We wanted Sheffield to be in the name so it was obviously a campaign about local organisations, and we also needed a way to reflect the actions that we wanted people to take. Because we're linking in with National Hug Day on 21st January and Valentine's Day in February, we're asking people to show some love. One tricky decision was around the terminology to use; do we say charity, non-profit or third sector? Some terms are used more widely within the sector but this would be a public facing campaign. In the end we decided to avoid these issues completely by deciding to call the campaign... [drumroll please] HugSheffield.

As it's a fictional campaign, we didn't really spend that long on the process!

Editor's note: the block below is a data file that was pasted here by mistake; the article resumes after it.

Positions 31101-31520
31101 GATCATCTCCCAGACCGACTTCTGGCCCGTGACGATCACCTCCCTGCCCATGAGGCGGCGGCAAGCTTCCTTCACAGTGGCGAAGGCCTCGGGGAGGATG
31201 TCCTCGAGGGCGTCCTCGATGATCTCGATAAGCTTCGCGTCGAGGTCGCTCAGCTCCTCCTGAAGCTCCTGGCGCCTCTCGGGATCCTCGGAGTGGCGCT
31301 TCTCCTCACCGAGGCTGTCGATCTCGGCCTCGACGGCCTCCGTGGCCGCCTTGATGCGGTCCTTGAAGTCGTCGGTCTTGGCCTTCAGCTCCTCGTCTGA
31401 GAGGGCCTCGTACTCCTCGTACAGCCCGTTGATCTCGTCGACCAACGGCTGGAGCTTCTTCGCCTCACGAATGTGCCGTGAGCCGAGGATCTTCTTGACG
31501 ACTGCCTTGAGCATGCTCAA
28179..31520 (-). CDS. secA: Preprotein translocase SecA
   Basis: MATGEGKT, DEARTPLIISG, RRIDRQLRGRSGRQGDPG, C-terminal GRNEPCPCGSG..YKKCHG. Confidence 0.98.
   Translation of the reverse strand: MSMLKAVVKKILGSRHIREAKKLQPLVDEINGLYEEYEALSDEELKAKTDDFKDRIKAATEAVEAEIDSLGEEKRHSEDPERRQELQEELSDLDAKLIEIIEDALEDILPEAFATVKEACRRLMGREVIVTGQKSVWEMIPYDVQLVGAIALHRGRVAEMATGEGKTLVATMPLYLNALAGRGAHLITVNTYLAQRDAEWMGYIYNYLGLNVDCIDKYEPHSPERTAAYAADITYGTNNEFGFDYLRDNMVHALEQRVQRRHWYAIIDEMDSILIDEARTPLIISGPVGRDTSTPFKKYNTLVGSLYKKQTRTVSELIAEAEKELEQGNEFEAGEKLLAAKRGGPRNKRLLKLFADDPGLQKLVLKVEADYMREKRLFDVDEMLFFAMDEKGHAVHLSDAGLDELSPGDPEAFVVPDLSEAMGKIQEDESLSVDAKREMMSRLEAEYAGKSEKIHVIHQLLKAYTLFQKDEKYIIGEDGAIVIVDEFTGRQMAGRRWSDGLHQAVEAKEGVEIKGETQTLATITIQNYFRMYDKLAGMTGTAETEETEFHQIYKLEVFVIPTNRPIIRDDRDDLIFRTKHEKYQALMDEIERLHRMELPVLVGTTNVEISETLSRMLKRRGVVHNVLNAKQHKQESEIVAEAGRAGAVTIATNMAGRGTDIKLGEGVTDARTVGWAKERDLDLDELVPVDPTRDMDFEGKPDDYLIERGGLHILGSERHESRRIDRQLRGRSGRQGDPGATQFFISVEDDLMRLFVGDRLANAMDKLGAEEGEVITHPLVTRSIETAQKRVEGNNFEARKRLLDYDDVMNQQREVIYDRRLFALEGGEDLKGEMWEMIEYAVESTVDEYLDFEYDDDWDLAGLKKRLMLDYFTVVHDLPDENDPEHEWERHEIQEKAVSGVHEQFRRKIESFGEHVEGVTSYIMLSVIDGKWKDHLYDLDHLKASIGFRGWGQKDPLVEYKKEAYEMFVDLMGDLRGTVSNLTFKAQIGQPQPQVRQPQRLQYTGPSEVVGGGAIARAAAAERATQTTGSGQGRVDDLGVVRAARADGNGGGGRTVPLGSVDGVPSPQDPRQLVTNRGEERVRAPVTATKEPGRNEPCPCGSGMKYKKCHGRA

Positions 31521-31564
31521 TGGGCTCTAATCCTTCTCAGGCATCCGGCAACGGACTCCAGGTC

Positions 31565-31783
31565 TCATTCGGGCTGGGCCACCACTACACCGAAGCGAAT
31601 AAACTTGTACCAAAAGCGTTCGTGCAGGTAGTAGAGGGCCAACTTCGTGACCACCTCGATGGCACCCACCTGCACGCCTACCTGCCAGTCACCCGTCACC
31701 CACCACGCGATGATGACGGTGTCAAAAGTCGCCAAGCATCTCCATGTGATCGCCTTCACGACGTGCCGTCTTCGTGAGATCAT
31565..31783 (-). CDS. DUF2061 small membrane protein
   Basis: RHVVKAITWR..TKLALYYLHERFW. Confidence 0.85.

The website structure

Now we have a name, we're going to think about the content and structure of the campaign website. Remember, we're planning as much as we can in advance so that we can be super efficient on the day! 

The introduction

When people visit the website, they may already know about the campaign and want to take action right away, or they could have just clicked on a link in order to find out more. We need to cater to both of these audiences as soon as possible when they reach the website. Look at how these campaign websites introduce the topic whilst also providing an immediate "call to action". This is where the website visitor is being invited to click or interact with the website in some way in order to take action. Often this is in the form of a button.